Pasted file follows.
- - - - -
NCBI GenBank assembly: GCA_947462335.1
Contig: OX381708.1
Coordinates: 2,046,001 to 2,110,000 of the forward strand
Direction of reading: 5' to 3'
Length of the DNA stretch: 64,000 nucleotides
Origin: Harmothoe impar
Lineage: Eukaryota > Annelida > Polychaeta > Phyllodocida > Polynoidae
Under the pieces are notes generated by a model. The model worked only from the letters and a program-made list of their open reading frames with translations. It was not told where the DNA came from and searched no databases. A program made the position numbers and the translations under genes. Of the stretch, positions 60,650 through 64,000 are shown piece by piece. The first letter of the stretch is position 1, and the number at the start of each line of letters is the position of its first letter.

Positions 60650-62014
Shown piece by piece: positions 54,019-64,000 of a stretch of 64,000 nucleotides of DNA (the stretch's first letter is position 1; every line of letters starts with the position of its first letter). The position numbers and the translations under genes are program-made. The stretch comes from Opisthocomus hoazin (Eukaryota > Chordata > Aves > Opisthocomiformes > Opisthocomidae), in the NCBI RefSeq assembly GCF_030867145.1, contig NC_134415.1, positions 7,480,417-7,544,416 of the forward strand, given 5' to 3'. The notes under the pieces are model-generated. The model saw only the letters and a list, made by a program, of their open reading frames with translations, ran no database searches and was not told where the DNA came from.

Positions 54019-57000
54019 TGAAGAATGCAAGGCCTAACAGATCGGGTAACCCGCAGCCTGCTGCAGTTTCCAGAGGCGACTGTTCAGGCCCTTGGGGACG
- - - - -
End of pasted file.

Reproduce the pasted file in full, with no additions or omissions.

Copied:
NCBI GenBank assembly: GCA_947462335.1
Contig: OX381708.1
Coordinates: 2,046,001 to 2,110,000 of the forward strand
Direction of reading: 5' to 3'
Length of the DNA stretch: 64,000 nucleotides
Origin: Harmothoe impar
Lineage: Eukaryota > Annelida > Polychaeta > Phyllodocida > Polynoidae
Under the pieces are notes generated by a model. The model worked only from the letters and a program-made list of their open reading frames with translations. It was not told where the DNA came from and searched no databases. A program made the position numbers and the translations under genes. Of the stretch, positions 60,650 through 64,000 are shown piece by piece. The first letter of the stretch is position 1, and the number at the start of each line of letters is the position of its first letter.

Positions 60650-62014
Shown piece by piece: positions 54,019-64,000 of a stretch of 64,000 nucleotides of DNA (the stretch's first letter is position 1; every line of letters starts with the position of its first letter). The position numbers and the translations under genes are program-made. The stretch comes from Opisthocomus hoazin (Eukaryota > Chordata > Aves > Opisthocomiformes > Opisthocomidae), in the NCBI RefSeq assembly GCF_030867145.1, contig NC_134415.1, positions 7,480,417-7,544,416 of the forward strand, given 5' to 3'. The notes under the pieces are model-generated. The model saw only the letters and a list, made by a program, of their open reading frames with translations, ran no database searches and was not told where the DNA came from.

Positions 54019-57000
54019 TGAAGAATGCAAGGCCTAACAGATCGGGTAACCCGCAGCCTGCTGCAGTTTCCAGAGGCGACTGTTCAGGCCCTTGGGGACG